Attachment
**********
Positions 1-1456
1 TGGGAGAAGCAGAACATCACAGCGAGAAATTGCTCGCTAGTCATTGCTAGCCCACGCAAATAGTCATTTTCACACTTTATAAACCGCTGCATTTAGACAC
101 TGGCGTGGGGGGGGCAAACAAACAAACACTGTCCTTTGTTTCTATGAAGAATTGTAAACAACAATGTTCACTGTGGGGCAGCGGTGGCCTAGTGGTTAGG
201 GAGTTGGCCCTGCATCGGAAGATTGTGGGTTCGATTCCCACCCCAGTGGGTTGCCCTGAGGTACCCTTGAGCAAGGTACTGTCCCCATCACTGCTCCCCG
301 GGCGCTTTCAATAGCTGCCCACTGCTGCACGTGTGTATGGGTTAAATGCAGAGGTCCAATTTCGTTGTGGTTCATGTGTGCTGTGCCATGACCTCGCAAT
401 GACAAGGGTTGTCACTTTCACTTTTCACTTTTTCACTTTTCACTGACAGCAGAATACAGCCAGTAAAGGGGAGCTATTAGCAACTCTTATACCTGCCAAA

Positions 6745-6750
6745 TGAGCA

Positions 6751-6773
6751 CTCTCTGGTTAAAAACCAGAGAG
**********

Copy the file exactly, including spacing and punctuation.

Positions 1-1456
1 TGGGAGAAGCAGAACATCACAGCGAGAAATTGCTCGCTAGTCATTGCTAGCCCACGCAAATAGTCATTTTCACACTTTATAAACCGCTGCATTTAGACAC
101 TGGCGTGGGGGGGGCAAACAAACAAACACTGTCCTTTGTTTCTATGAAGAATTGTAAACAACAATGTTCACTGTGGGGCAGCGGTGGCCTAGTGGTTAGG
201 GAGTTGGCCCTGCATCGGAAGATTGTGGGTTCGATTCCCACCCCAGTGGGTTGCCCTGAGGTACCCTTGAGCAAGGTACTGTCCCCATCACTGCTCCCCG
301 GGCGCTTTCAATAGCTGCCCACTGCTGCACGTGTGTATGGGTTAAATGCAGAGGTCCAATTTCGTTGTGGTTCATGTGTGCTGTGCCATGACCTCGCAAT
401 GACAAGGGTTGTCACTTTCACTTTTCACTTTTTCACTTTTCACTGACAGCAGAATACAGCCAGTAAAGGGGAGCTATTAGCAACTCTTATACCTGCCAAA

Positions 6745-6750
6745 TGAGCA

Positions 6751-6773
6751 CTCTCTGGTTAAAAACCAGAGAG